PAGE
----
Sailor's valentine

From Wikipedia, the free encyclopedia
Jump to navigation Jump to search
A sailors' valentine from circa 1870
A sailor's valentine in the collection of the Mariners Museum.

A sailor's valentine is a form of shellcraft, a type of mostly antique souvenir, or sentimental gift made using large numbers of small seashells. These were originally made between 1830 and 1890, and they were designed to be brought home from a sailor's voyage at sea and given to the sailor's loved one or loved ones.[1] Sailor valentines are typically octagonal, glass fronted, hinged wooden boxes ranging from 8 to 20 inches (20 to 51 cm) in width, displaying intricate symmetrical designs composed entirely of small sea shells of various colors glued onto a backing. Patterns often feature a centerpiece such as a compass rose or a heart design, hence the name, and in some cases the small shells are used to spell out a motto or sentimental message.[2]

Although the name seems to suggest that the sailors themselves made these objects, a large number of them originated in the island of Barbados, which was an important seaport during this period. Historians believe that the women on Barbados made the valentines using local shells, or in some cases using shells imported from Indonesia, and then the finished products were sold to the sailors.[1]

In his book Sailors' Valentines, John Fondas concludes that the primary source for sailor's valentines was the New Curiosity Shop, located in McGregor Street, Bridgetown, Barbados, a popular shop where sailors would purchase souvenirs. The shop was owned by the English brothers B.H. and George Belgrave.[3] Fondas recounts that while an antique sailor's valentine was being repaired and reconstructed, pieces of a Barbados newspaper were found inside the backing material.[1]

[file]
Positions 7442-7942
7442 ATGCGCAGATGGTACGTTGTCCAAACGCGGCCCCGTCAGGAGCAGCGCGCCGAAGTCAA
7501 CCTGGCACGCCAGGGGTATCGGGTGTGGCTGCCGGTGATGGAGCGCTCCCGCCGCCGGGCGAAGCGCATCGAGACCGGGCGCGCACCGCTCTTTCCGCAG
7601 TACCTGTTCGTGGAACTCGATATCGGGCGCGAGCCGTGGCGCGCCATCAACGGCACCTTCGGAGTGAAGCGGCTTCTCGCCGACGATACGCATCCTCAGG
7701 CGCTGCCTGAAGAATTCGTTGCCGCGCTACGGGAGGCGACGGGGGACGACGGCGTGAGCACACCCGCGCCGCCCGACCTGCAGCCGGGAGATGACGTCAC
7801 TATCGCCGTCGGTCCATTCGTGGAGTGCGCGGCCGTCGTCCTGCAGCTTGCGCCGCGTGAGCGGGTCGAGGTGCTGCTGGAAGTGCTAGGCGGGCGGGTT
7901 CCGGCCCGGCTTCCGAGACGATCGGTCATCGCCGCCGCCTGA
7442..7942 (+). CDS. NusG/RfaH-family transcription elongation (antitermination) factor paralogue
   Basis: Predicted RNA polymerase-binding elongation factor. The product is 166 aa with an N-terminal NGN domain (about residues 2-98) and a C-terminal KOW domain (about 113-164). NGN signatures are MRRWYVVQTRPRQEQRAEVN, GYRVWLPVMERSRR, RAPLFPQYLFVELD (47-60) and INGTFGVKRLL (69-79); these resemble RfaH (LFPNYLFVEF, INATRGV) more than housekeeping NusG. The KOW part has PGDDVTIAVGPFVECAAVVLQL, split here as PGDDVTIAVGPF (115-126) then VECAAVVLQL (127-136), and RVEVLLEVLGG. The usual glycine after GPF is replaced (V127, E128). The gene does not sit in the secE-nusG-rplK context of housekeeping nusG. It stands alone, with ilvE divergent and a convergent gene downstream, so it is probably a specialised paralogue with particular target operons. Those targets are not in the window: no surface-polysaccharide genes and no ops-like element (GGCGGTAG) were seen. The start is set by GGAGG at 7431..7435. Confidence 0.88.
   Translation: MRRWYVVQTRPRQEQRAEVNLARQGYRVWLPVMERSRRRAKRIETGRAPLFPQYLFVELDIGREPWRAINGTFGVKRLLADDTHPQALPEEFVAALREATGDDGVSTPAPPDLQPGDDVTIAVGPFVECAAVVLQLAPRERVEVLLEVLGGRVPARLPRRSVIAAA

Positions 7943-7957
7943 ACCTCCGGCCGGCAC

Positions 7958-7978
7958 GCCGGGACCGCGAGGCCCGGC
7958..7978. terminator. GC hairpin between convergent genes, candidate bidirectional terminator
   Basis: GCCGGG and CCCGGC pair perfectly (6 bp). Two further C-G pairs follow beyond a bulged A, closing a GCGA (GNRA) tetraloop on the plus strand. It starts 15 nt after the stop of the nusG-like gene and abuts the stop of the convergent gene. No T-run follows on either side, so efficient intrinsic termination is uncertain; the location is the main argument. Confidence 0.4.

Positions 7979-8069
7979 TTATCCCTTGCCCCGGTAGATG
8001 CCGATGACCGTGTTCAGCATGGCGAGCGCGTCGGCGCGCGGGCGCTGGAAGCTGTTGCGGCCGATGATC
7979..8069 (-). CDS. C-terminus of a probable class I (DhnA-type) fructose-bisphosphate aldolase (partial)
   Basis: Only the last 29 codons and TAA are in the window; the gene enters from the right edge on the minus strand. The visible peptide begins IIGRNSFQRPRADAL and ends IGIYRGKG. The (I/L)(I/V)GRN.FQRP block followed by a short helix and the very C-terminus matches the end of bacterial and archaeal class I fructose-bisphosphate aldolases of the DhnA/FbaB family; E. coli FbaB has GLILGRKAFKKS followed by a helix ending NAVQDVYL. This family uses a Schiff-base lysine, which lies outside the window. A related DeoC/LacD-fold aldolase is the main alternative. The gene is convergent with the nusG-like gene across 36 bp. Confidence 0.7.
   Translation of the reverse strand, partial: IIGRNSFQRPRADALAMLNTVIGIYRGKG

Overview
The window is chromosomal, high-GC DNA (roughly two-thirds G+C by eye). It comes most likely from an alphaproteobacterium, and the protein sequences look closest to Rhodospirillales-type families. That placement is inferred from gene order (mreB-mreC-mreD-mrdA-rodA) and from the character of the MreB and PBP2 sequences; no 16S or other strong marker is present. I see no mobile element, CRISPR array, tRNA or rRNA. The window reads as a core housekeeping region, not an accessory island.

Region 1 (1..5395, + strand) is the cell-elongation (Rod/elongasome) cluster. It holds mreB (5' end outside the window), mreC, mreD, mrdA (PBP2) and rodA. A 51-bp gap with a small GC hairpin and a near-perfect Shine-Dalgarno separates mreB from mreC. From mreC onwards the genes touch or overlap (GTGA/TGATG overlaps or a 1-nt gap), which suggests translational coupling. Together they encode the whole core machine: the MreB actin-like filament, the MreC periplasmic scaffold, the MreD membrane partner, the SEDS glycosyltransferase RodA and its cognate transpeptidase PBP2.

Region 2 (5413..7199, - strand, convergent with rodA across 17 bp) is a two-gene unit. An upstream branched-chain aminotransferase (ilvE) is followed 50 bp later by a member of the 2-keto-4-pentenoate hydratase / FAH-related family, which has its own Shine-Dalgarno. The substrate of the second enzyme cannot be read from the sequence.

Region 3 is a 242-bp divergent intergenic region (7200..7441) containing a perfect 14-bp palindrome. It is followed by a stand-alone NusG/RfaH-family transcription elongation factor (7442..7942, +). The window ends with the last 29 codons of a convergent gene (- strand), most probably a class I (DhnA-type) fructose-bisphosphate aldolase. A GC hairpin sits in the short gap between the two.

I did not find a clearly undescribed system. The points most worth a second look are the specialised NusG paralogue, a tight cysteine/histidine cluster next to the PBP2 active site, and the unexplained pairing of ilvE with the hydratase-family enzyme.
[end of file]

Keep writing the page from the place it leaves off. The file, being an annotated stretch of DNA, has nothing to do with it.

Today, antique sailor's valentines are collectibles, valued for their beauty and unusual qualities. Collector interest has sparked a resurgence in sailor's valentines as an art form, and because of this, shell kits and patterns are now sold at craft shops.[4] Many sailor's valentines, both new and old, can be found on Nantucket, Massachusetts.

See also[edit]


  1. ^ a b c Fondas, John (2002). Sailors' Valentines. New York: Rizzoli. ISBN 9780847824144.
  2. ^ Frank, Stuart M. (2004). "Sailors' Valentines". In Wertkin, Gerard C. (ed.). Encyclopedia of American Folk Art. New York, NY: Routledge. p. 447. ISBN 9780415929868.
  3. ^ See also Norma Faria, "Scrimshaw Art in Bequia", Caribbean Compass, March 1998
  4. ^ Madeira, Grace L.; Miller, Marshall; Page, Mary S.; Schutt, Ann T. (2006). Sailors' Valentines: Their Journey Through Time. Atglen, PA: Schiffer Publishing. ISBN 9780764323782.

External links[edit]